Appellants, to show the open nature of the Academy, showed that: (1) automobiles entering the Academy are stopped at times at the gates, but no substantial check is made of daytime visitors, and no stopping is attempted when large public events as football games are taking place at the Academy; (2) that there are over one million visitors to the Academy each year; (3) that in 1971 over 800,000 people visited the Cadet Chapel which is well within the grounds; (4) that attendance at Academy football games averaged nearly 50,000 spectators per game, the Stadium being on the grounds with access through the gates; and (5) that tour buses make tours of the grounds and are not stopped or questioned.


The bar letters were issued to some of the defendants for passing out anti-war pamphlets to persons who were entering the Academy football stadium for a game; they were issued to others for kneeling in a 'silent protest' of the Vietnam War on the grass outside the Academy Chapel during regular visiting hours. One defendant performed another symbolic anti-war act at a location on the Academy Reservation which is not disclosed in the record, and his act is considered the same as the others.


We are thus concerned with the area surrounding the football stadium just before or during a game, and with the walks and grassed areas immediately surrounding the Academy Chapel during ordinary visiting hours. As to these places, at these times, the record is clear that the Academy encourages visitors to be present, and imposes no restrictions on their entrance at the 'gates' of the Academy through which they must pass to reach these places. The Chapel is very impressive and of unique design according to the record, and for those reasons, and by reason of its use, it is a great attraction for visitors. It is so treated by the pamphlets and pictures in the record issued with the authority of the Academy officials. The very large number of visitors to the Chapel demonstrates its attraction as well as its public nature.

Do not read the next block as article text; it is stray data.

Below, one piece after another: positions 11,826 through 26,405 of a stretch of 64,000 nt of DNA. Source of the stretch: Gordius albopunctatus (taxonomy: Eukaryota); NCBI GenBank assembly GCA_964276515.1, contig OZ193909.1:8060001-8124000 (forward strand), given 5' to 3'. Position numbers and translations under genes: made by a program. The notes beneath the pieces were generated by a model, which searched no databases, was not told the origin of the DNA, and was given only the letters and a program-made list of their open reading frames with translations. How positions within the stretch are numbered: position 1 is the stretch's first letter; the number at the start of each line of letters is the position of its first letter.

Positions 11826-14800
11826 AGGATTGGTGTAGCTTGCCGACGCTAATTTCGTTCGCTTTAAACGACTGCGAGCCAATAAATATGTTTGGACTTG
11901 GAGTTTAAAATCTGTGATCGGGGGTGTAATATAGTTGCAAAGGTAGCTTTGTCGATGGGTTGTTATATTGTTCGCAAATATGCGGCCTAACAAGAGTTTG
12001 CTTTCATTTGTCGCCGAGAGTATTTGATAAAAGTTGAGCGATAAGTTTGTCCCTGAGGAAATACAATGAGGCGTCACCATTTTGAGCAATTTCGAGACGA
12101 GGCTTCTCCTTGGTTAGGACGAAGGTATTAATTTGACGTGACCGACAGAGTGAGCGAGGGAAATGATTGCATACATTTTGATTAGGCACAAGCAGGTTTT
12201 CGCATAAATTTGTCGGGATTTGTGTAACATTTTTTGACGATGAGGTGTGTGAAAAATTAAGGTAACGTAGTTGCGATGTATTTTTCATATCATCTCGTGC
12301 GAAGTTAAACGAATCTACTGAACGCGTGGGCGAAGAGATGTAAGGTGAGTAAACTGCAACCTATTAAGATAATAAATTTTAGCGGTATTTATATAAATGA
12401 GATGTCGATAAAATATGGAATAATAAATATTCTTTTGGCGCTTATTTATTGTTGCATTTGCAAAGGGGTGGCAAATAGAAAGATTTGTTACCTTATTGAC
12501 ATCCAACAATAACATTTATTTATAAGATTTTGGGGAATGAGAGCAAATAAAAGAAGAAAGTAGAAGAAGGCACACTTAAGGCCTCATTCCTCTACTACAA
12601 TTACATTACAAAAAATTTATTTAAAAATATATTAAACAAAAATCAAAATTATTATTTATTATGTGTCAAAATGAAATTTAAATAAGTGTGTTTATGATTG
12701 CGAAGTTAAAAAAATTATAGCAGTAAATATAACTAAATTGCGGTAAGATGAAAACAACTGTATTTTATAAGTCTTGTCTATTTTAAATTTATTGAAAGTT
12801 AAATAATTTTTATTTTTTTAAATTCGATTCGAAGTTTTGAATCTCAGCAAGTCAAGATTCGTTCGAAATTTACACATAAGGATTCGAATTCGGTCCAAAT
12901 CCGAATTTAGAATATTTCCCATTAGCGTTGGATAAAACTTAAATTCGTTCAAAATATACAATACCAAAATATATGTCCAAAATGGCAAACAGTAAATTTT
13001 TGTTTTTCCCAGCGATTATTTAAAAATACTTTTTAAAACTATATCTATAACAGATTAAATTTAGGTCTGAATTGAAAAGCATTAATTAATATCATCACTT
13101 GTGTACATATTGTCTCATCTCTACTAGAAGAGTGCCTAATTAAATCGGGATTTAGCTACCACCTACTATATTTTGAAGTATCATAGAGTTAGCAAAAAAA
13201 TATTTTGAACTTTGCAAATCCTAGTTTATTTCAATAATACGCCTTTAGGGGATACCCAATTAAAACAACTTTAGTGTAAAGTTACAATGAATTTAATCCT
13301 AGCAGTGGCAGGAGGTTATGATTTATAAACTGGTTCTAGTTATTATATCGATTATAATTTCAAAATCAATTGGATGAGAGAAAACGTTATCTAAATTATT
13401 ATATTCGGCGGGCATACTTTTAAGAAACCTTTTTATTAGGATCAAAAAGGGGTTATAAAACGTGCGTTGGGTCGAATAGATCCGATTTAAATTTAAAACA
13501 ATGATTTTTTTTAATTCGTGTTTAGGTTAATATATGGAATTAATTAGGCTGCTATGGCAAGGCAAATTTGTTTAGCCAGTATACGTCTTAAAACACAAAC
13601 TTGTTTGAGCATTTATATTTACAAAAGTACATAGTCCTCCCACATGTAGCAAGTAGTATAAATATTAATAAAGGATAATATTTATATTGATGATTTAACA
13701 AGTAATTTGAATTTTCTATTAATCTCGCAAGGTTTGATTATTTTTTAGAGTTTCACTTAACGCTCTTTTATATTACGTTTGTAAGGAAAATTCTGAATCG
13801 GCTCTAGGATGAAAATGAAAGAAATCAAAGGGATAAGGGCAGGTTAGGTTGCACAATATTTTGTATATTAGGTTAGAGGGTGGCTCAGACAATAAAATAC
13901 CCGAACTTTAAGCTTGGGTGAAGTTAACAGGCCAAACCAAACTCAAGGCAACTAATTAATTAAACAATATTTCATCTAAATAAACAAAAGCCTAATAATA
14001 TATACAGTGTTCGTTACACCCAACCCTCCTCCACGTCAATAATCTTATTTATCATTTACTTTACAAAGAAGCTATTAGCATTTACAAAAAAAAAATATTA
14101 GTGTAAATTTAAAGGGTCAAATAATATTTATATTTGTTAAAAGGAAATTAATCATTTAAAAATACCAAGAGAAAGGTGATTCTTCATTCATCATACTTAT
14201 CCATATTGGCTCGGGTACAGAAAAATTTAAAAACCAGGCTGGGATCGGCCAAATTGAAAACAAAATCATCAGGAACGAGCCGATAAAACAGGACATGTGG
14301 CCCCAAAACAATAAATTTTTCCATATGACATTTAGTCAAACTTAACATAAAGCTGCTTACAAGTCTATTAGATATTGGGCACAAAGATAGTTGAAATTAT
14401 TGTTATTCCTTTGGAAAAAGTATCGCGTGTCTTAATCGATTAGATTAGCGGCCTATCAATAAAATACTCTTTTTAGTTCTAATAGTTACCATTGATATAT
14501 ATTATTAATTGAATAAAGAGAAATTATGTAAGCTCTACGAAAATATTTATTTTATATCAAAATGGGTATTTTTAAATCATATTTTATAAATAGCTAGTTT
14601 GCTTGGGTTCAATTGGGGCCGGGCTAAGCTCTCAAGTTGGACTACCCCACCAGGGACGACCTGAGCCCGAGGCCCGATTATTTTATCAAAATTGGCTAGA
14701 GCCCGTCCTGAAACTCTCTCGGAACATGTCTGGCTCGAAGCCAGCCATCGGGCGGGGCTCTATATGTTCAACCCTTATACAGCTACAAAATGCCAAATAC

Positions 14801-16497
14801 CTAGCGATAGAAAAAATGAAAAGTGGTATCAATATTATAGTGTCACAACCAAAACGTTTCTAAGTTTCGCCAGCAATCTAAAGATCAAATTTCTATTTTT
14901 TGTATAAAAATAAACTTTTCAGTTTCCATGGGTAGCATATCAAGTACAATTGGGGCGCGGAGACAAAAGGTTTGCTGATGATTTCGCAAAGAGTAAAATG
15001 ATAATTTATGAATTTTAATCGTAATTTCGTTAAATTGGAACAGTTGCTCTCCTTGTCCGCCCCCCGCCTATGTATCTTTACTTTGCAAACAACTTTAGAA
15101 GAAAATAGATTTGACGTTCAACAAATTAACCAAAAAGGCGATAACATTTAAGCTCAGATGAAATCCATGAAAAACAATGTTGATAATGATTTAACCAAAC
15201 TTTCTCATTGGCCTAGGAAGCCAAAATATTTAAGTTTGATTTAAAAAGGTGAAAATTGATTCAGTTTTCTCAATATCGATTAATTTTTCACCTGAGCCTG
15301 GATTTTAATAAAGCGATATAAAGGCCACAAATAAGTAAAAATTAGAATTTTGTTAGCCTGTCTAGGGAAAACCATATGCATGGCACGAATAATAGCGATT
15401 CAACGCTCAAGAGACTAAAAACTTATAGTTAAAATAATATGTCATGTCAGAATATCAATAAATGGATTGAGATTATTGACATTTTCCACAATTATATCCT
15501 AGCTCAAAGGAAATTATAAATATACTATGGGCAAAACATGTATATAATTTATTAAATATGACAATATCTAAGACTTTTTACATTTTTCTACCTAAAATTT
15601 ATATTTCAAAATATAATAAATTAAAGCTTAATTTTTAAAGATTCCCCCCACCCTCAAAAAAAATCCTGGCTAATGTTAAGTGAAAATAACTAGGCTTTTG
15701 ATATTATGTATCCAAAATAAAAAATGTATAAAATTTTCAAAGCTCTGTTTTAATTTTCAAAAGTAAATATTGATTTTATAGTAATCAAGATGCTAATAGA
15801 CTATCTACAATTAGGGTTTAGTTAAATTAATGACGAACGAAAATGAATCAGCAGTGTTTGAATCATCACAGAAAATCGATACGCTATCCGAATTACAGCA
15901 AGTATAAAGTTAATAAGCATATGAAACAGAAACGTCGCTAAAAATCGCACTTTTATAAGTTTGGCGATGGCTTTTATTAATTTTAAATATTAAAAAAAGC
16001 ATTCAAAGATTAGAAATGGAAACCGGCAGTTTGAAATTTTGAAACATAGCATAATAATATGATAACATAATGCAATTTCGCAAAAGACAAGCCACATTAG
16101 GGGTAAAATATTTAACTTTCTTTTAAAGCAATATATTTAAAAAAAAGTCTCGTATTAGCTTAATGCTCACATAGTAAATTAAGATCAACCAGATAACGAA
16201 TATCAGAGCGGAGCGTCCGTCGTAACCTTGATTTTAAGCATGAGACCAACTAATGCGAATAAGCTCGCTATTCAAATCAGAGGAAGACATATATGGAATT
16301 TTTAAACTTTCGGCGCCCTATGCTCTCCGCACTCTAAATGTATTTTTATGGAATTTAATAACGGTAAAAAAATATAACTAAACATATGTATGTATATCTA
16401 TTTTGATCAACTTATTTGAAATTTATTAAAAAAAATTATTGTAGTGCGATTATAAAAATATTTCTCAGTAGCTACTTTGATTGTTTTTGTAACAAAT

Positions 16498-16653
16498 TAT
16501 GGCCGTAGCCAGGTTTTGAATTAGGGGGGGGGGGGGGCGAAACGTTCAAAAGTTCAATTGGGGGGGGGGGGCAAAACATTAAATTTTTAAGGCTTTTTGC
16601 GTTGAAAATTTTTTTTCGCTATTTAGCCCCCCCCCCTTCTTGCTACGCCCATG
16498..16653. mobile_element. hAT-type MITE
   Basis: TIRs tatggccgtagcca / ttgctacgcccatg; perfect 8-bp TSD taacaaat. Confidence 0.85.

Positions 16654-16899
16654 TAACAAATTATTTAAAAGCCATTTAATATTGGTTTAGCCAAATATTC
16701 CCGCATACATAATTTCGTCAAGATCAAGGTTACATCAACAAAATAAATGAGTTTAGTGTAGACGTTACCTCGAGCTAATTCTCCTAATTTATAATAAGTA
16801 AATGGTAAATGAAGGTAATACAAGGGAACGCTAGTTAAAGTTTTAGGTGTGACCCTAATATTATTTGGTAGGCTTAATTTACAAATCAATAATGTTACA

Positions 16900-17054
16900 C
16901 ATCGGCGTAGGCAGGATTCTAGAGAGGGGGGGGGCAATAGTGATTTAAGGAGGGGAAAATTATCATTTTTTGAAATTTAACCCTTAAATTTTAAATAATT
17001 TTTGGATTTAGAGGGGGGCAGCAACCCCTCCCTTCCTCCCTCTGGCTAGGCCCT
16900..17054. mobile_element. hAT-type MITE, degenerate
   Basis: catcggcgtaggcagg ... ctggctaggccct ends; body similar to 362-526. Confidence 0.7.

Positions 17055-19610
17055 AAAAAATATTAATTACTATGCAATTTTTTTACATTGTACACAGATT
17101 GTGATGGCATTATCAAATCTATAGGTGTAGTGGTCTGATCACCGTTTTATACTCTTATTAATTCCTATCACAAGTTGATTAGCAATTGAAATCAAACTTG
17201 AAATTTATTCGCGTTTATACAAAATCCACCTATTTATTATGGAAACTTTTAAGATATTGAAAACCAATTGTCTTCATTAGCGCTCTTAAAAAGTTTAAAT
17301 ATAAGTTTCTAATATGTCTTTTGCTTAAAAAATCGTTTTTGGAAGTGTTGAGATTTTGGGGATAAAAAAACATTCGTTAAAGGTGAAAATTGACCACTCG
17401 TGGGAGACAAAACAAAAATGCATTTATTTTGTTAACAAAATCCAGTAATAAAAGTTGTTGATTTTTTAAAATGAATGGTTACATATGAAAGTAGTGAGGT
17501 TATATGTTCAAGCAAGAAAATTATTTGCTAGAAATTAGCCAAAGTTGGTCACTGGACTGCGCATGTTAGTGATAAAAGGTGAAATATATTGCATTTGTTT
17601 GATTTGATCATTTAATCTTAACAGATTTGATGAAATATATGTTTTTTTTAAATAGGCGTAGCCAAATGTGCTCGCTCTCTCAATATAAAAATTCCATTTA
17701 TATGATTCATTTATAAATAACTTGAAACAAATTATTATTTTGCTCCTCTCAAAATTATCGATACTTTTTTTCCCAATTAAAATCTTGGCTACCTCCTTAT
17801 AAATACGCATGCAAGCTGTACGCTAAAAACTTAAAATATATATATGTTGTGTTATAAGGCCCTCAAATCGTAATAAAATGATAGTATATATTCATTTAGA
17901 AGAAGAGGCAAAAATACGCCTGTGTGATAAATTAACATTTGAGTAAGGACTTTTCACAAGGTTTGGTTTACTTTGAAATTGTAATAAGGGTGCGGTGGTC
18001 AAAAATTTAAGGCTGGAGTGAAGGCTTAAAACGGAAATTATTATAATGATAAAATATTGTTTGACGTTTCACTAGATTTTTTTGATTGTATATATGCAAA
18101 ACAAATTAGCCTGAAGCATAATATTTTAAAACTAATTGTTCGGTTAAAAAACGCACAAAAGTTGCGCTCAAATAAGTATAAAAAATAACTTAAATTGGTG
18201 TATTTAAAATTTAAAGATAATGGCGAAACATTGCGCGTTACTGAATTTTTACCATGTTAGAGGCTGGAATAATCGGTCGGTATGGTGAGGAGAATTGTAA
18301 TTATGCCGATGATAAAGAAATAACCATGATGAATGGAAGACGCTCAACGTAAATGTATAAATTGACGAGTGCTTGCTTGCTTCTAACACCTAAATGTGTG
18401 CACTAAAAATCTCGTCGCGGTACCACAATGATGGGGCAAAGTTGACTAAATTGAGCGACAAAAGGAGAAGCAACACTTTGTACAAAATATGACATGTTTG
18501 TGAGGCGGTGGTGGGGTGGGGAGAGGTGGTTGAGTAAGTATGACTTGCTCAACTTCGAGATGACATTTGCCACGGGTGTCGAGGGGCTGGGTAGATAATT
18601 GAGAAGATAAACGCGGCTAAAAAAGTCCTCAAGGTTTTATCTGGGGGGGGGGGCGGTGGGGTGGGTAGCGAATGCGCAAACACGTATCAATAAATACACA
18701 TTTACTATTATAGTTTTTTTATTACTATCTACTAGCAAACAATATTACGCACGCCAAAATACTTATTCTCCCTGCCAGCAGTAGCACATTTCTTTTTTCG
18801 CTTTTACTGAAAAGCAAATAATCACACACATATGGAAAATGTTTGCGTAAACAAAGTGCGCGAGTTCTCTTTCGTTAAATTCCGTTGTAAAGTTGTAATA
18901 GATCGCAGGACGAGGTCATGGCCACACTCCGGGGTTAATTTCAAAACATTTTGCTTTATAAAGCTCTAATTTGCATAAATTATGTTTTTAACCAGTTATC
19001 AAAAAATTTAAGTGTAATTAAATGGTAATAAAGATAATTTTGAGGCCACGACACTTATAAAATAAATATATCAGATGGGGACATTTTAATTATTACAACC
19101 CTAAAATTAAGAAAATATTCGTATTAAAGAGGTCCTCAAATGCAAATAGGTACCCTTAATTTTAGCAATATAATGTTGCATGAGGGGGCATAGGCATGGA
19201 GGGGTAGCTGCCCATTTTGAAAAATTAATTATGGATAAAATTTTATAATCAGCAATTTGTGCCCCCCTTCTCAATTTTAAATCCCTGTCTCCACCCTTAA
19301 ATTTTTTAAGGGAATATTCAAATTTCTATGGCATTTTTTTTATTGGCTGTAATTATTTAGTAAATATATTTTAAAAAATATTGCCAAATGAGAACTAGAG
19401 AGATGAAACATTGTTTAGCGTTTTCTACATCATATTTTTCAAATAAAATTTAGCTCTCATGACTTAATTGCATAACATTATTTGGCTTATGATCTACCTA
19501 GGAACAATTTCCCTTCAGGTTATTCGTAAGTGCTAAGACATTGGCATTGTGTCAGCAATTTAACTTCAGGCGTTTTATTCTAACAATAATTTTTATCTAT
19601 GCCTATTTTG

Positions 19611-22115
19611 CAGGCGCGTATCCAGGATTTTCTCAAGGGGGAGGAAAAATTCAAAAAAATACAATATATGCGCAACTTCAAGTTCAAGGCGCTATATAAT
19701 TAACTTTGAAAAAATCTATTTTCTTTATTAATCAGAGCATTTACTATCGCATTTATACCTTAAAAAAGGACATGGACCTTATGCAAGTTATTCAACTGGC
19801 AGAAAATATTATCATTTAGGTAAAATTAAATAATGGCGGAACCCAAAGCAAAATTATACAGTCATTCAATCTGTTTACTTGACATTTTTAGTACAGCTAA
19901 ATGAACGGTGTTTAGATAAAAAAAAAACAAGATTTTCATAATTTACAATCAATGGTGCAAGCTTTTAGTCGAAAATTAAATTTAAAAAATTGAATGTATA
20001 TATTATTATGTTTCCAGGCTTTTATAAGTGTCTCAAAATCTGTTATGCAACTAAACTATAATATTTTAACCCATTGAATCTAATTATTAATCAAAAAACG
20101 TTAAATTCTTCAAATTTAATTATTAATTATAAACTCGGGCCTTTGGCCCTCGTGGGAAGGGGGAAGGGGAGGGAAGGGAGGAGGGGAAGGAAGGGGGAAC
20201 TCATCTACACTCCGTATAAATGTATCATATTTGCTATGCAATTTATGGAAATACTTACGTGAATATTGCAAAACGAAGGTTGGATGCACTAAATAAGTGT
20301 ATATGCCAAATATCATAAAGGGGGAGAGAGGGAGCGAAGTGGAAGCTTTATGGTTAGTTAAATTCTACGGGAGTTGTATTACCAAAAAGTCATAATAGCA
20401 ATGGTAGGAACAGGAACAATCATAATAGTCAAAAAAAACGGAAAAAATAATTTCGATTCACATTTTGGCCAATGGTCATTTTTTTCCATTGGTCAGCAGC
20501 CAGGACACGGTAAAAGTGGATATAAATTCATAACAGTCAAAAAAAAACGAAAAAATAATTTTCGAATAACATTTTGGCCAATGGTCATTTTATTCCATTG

The football games and the stadium also have an attraction for visitors. These spectators are actively encouraged to attend the games, and do so in large numbers with no restrictions whatever at the gates. Cars entering the grounds are not stopped on game days at pregame and post-game times. A witness testified that visitors at times other than football games are stopped at the two gates. At one gate, they are encouraged to go into the Visitors Center, at the other gate, they are given maps of the grounds. Neither of these actions at the gates can be considered to be much other than a sort of welcome to the usual visitors. Access of the general visitor is not permitted into certain areas of the Academy, not herein considered, however, the descriptive material which accompanies the photographs of Academy scenes and buildings states that most of the area is open to the public. This material is prepared under authorization of the Academy officials, as mentioned.